Archive | Ocean Observatory Stories

Why are ocean observing systems important?

(photo courtesy of Chris Simoniello)

Knowing when to Evacuate: One Woman’s Push Towards an Ocean-literate Nation

Knowing when to evacuate from an oncoming hurricane can seem like a daunting decision – even for someone immersed in ocean education. Chris Simoniello shares with us how one educator reacted to the oncoming threat of Hurricane Katrina to her coastal community, and how in the aftermath she gained a new motivation to help educate […]

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An example Air Quality map from the U.S. EPA.

Taking Data to Heart

When you show students how to use real-time data, you might be surprised to find out that they continue using the data long after the lesson is over. In this story, Leisl Hotaling shares with us an unexpected outcome she encountered while teaching students about Air Pollution.

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This satellite image shows the annual average phytoplankton chlorophyll (a measure of phytoplankton biomass) in the global ocean. It was made by averaging all of the data collected by the SeaWiF\'s satellite sensor during a single year.

Small Plants, Big Ocean

Dr. Jim Yoder has always been fascinated by the microscopic plants that grow in the ocean. Early in his career he studied them in his lab and wondered if his flasks really matched the ocean environment. Little did he realize how new technologies like satellites would soon be able to give him a much larger […]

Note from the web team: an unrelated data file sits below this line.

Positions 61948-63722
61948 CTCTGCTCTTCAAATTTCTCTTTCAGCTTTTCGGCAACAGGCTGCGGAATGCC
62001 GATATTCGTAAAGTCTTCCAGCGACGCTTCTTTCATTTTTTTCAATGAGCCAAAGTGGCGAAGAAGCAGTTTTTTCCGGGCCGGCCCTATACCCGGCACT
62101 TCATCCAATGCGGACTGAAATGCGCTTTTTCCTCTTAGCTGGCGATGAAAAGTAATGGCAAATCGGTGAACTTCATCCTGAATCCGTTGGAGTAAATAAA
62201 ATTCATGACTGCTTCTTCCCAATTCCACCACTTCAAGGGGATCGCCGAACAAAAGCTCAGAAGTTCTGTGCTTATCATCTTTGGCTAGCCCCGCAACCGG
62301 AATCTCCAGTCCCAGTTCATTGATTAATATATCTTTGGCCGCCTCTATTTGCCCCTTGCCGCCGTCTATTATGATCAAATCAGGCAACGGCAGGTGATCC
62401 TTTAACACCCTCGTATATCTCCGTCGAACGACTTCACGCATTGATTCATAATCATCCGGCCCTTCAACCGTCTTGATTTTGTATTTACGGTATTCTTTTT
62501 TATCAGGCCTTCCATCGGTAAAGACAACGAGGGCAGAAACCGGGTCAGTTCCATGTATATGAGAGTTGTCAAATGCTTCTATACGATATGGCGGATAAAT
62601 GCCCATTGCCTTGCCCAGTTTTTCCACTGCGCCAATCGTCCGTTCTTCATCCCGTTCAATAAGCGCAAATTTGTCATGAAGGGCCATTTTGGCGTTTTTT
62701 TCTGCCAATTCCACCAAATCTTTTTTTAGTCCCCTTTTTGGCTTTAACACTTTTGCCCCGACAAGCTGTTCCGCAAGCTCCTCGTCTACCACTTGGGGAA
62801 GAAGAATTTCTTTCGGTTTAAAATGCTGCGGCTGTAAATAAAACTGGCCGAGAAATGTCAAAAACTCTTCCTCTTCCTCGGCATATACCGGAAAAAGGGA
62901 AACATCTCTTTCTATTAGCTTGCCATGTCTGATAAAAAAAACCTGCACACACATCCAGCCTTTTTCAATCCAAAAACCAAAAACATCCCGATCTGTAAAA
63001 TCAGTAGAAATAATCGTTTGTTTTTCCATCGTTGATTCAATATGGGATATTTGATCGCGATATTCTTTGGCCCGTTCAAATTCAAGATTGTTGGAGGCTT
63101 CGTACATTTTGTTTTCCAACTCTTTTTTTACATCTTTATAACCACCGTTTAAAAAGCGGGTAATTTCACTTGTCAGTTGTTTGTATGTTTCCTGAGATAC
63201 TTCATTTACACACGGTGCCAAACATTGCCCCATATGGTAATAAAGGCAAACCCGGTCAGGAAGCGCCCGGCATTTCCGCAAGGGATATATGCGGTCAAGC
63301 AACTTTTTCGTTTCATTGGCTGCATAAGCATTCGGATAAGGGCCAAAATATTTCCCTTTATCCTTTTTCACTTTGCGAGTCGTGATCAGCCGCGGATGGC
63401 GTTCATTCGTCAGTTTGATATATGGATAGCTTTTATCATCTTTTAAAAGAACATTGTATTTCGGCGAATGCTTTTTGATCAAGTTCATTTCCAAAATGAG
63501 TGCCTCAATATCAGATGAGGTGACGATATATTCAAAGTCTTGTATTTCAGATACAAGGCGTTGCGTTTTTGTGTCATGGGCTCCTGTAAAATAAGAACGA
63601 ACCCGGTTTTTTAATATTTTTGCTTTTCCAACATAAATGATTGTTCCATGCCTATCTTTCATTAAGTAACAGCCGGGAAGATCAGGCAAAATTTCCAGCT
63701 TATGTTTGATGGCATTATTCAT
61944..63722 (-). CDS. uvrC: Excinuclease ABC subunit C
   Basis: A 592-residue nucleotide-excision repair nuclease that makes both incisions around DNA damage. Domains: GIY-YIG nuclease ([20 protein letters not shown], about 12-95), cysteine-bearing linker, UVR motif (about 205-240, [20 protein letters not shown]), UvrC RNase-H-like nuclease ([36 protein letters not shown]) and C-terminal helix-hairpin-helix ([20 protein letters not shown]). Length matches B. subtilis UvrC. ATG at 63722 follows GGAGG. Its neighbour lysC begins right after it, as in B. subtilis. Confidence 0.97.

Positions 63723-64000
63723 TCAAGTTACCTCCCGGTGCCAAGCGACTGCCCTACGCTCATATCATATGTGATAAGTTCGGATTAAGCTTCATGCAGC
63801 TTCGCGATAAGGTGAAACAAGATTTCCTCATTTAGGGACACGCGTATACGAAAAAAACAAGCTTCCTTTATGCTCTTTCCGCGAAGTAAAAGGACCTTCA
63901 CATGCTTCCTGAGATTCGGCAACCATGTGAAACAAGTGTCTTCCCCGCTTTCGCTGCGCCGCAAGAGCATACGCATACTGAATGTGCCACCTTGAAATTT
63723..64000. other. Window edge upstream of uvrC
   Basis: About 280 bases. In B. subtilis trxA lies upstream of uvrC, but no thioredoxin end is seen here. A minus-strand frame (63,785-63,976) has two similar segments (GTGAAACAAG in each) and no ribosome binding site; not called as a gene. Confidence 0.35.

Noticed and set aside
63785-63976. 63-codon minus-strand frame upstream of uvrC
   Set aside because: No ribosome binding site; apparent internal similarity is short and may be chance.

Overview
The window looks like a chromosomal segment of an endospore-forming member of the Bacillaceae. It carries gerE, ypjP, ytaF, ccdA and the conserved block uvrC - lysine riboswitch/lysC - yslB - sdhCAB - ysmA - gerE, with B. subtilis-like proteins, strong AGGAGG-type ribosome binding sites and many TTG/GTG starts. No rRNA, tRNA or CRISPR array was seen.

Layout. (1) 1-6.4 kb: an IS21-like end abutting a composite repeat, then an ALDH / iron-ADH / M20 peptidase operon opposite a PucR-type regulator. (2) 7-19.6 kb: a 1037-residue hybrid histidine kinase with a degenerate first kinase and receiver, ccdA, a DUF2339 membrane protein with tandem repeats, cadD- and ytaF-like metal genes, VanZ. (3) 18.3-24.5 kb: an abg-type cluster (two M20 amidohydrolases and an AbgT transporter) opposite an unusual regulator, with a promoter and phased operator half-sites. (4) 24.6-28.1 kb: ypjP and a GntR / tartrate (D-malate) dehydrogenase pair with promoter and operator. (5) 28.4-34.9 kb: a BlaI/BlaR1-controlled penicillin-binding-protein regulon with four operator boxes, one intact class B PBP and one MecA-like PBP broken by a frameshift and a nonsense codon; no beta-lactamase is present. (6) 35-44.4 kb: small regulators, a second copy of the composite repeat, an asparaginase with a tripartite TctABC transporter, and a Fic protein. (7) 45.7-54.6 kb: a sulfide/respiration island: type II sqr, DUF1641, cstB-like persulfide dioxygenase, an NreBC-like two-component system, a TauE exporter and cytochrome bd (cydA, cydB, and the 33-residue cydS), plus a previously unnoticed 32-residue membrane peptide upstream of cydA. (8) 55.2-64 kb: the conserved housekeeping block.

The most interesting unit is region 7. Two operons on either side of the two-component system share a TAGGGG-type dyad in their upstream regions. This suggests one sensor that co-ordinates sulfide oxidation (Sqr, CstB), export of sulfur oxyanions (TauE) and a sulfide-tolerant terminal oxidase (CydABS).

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Jeff Lord and Greg Packard (WHOI technicians) deploy the REMUS AUV. (Credit: Al Plueddemann, WHOI)

Where’s the dock?

Observing the ocean at the ends of the earth is never easy. Senior WHOI Scientist, Al Plueddemann, shares his tale of how tricky even loading a boat with equipment can be in Barrow Alaska. But, as difficult as it was, observing the ocean with a small and nimble ROV turned out to be the easiest […]

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The Fetch AUV and its floating cradle

Catching the $250,000 "Fish"

Researching the ocean’s many mysteries is never easy, especially when you’re using the latest in robotic technology. This is why programs for teachers generally include a field component where oceanographers can demonstrate how they conduct their research and the challenges they face. But in this story from Virginia Institute of Marine Science, you’ll never guess […]

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